John Lee fails to make new start

Any policy blueprint mapped out by a government aiming to start a new chapter for their city without facing up to their failures and shortcomings in the previous chapter is incomplete, to put it mildly. With the future of Hong Kong dimmed by turbulence caused by the 2019 unrest and its aftereffects, the effectiveness of government calls for the populace to look forward is in doubt.

The 2022 Policy Address delivered by Hong Kong’s Chief Executive John Lee on October 19 is an example. An opportunity to heal old wounds to make a fresh start is lost.

Handpicked by the Beijing leadership to displace the beleaguered Carrie Lam to take up the post of chief executive early this year, Lee should know better than anyone, except Lam perhaps, in the last administration about what went wrong in her five-year term.

A bill on extradition he held responsible in his capacity as Secretary for Security had whipped up a storm of protests beginning from May 2019. It was then morphed into a citywide social movement marred by violent confrontation between protesters and the Police.

To end chaos and restore order, China’s national legislature enacted a law on national security, which took effect on July 1, 2020. Under the Basic Law Article 23, Hong Kong shall enact a law to prohibit acts of subversion, secession and others that endanger national security.

Giving the power to legislate on the highly-sensitive issue to Hong Kong by the then Beijing leaders was prompted by a sense of pragmatism to ease concerns about human rights protection when a law on national security is in place.

Departing from Article 23, the legislative act of the National People’s Congress has sent jitters to the city and the international community. Worse, the scope, content and letter of the law have stoked more fears due to their broadness and vagueness.

The national security law has proved to be no paper tiger. A string of cases relating to the law, including the case involving Apple Daily founder Jimmy Lai and several senior editors, emerged since mid-2020 has rocked confidence in press freedom and freedom of expression among journalists and in society.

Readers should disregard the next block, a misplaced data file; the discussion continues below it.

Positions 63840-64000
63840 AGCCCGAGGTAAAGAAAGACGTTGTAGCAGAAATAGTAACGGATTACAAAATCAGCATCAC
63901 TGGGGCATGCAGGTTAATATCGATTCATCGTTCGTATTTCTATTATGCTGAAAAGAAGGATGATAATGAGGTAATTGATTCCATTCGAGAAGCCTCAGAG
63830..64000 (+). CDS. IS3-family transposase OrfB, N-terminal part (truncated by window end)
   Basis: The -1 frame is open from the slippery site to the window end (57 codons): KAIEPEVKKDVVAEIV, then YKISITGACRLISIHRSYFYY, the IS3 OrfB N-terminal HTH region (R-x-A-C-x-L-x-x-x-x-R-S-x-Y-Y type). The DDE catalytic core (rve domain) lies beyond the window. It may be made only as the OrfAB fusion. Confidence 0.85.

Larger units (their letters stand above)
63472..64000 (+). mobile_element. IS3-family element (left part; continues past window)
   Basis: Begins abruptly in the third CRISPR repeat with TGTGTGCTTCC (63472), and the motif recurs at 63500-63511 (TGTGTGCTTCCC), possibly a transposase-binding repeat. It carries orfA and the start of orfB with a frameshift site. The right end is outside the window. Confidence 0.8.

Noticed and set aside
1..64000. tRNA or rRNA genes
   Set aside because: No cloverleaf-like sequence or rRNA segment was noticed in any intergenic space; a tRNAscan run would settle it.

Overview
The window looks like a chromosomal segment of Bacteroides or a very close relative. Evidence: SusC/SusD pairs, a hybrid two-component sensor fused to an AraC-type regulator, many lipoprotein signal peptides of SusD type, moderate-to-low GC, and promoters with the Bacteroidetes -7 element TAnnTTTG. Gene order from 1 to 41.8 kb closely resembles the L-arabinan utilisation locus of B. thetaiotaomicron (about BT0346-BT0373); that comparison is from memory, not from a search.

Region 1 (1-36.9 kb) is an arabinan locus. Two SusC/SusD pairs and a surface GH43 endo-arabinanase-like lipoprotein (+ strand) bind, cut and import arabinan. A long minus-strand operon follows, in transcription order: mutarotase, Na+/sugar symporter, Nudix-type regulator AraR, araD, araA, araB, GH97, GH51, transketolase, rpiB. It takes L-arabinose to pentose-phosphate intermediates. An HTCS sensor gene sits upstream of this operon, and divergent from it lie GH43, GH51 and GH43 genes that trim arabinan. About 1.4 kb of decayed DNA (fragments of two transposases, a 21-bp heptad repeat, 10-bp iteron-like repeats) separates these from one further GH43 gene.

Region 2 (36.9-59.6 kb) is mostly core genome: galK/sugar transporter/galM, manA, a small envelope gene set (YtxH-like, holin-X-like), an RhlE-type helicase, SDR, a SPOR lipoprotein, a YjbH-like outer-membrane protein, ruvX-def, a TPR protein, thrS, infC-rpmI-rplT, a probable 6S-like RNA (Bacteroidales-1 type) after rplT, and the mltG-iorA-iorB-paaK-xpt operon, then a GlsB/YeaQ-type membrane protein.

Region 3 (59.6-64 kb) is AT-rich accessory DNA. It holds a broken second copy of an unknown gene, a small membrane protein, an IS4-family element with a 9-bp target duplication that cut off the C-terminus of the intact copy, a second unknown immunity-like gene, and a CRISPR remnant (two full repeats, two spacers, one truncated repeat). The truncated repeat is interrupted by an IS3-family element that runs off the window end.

It did not take long for the city to be hit by a fresh wave of migration following the implementation of the law and the unfolding of events one after another that have eroded confidence. They include the disbandment of civil society groups such as unions and intensified national education in schools.

Deepening the feeling of anxiety, the government’s tight anti-Covid measures since the outbreak of the pandemic in 2020 have brought about practical difficulties to families who have young children studying abroad and business people who need to travel frequently.

Strict hotel quarantine and medical surveillance requirements for inbound travelers have caused serious disruption to work and visits of families who have members abroad.

Also importantly, the SAR Government’s tight anti-Covid strategy has given more credence to the theory that the John Lee administration, like his predecessor Carrie Lam, has to follow the mainland’s “zero-infection” strategy. The high degree of autonomy Hong Kong is entitled to under the Basic Law has become a hollow promise when it comes to battling against the pandemic.

Like the wave of mass exodus of Hongkongers beginning from the mid-1980s and worsened after the 1989 Tiananmen Square crackdown, the latest wave of migration is caused by a confidence crisis in the one country, two system policy and the central and Hong Kong governments.

Admittedly, public expectation of a frank admission of a confidence crisis by John Lee in his maiden policy address has been low. Nor were there hopes for him taking a step forward, albeit a tiny one, to heal the wounds inflicted during the 2019 unrest. But a more down-to-earth admission of the problem of brain drain and a show of intent in tackling the problem are the least he can do – and should do.

Not surprisingly, the 2019 confrontation is barely touched upon in his lengthy speech. Lee revealed the local workforce shrank by 140,000 over the past two years. He gave no explanation of the shrinking workforce, but was long in his plan to “trawl the world for talents.”

Instead of stopping the outflow of the locally-born young and bright, Lee is setting his eyes on talents elsewhere and is prepared to offer various kinds of incentives to lure them to make Hong Kong their home.

Lee’s cool attitude to those who have left and others are planning to do so contrasts oddly to his warm embrace of talents from other parts of the world, whom he may think are more likely to be more accommodating to the new rules and norms in the new era.

A Chinese University academic Lau Siu-kai, who is vice president of the Chinese Association of Hong Kong and Macau Studies, has earlier said it might not be a bad thing for Hong Kong for those who hold dissenting views to have fled the city.

Lau’s observation has explained why the Government has reacted cooly to calls for them to address concerns about human rights and education issues to help lure Hong Kong migrants back.

Through intensified national education on the youth and attractions for talents outside the city, the Government is hoping to rebuild a workforce who are least likely to cause trouble to the authorities.

It may be mere wishful thinking if damages to confidence in the city inflicted since the 2019 social movement have not been repaired – and with more salt being put on the wounds. More young people may leave, with few dare to come and stay in the new Hong Kong.

▌[At Large] About the Author

Chris Yeung is a veteran journalist, a founder and chief writer of the now-disbanded CitizenNews; he now runs a daily news commentary channel on Youtube. He had formerly worked with the South China Morning Post and the Hong Kong Economic Journal.